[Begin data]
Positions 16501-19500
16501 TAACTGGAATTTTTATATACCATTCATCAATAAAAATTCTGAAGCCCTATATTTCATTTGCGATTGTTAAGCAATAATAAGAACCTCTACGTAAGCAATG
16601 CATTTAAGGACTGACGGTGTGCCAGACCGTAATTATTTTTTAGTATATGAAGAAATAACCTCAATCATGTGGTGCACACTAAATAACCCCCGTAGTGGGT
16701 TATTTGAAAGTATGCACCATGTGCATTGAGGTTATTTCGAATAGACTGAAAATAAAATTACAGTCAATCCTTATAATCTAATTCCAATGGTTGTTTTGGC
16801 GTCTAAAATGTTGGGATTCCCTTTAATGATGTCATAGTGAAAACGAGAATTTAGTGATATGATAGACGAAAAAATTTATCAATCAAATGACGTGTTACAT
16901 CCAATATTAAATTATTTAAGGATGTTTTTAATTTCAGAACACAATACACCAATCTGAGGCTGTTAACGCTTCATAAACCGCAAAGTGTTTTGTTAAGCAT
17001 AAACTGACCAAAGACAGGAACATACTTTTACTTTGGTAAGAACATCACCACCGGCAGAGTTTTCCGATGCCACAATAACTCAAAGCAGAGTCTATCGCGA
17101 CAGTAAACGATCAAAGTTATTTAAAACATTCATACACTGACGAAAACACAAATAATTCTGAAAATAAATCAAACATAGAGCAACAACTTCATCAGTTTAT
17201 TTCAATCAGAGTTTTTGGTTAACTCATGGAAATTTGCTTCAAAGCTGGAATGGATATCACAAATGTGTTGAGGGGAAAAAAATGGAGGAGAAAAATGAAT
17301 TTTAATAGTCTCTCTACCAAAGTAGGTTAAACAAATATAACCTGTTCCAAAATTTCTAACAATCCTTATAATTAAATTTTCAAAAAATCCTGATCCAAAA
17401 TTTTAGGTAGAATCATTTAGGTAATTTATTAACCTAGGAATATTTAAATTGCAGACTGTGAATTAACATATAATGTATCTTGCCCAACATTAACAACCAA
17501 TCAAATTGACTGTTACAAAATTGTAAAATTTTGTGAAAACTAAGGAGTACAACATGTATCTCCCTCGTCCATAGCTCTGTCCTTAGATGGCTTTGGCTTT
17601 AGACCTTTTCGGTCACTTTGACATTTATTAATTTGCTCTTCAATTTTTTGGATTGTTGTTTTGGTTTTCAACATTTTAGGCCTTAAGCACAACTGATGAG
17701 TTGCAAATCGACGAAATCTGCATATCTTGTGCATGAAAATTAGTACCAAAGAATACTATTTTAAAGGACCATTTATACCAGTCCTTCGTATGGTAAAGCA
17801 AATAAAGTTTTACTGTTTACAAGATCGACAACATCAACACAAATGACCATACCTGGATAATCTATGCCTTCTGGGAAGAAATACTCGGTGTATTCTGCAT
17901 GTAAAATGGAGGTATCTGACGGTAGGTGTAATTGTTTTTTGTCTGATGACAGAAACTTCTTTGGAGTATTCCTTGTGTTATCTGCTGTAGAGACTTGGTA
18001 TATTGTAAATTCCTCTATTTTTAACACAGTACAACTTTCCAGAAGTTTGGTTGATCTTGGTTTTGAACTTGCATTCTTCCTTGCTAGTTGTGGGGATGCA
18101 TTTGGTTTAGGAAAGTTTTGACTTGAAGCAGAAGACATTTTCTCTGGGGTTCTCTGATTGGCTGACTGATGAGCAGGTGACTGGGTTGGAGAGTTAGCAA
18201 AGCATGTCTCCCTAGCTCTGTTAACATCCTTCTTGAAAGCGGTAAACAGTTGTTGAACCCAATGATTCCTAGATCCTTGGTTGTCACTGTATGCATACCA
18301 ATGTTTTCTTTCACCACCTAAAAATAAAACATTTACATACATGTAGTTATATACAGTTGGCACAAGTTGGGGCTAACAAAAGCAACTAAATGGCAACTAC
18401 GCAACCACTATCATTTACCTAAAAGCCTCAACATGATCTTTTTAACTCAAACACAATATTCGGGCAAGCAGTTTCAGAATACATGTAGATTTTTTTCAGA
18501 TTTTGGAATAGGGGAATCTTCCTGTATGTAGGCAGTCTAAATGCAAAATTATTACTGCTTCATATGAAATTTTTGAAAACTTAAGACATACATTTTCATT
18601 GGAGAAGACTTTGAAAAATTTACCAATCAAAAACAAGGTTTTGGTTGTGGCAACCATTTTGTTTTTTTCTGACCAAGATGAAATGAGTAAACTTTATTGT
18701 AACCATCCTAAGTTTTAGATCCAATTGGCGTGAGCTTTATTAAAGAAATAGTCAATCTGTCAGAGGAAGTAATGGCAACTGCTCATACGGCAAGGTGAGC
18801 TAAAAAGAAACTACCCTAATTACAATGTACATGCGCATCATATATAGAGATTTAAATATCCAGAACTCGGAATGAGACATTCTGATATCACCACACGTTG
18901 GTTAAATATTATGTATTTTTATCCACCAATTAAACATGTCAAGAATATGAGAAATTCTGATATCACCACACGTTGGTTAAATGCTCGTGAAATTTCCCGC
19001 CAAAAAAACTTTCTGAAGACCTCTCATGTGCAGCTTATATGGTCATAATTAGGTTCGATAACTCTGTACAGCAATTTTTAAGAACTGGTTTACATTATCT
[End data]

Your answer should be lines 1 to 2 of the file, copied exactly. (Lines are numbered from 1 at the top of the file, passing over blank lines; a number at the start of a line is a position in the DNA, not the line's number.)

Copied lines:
Positions 16501-19500
16501 TAACTGGAATTTTTATATACCATTCATCAATAAAAATTCTGAAGCCCTATATTTCATTTGCGATTGTTAAGCAATAATAAGAACCTCTACGTAAGCAATG